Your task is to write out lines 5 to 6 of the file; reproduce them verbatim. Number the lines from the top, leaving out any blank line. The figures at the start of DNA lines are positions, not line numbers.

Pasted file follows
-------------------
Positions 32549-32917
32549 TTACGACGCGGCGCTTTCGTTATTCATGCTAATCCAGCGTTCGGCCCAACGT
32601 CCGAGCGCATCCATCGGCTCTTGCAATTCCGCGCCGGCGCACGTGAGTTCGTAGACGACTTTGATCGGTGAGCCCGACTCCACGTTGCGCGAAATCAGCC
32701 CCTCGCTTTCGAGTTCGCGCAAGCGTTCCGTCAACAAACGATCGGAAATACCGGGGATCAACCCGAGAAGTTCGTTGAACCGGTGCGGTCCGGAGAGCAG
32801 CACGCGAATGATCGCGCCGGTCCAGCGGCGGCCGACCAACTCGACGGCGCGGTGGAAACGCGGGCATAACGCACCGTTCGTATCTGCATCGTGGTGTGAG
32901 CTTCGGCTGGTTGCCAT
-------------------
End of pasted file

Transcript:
32801 CACGCGAATGATCGCGCCGGTCCAGCGGCGGCCGACCAACTCGACGGCGCGGTGGAAACGCGGGCATAACGCACCGTTCGTATCTGCATCGTGGTGTGAG
32901 CTTCGGCTGGTTGCCAT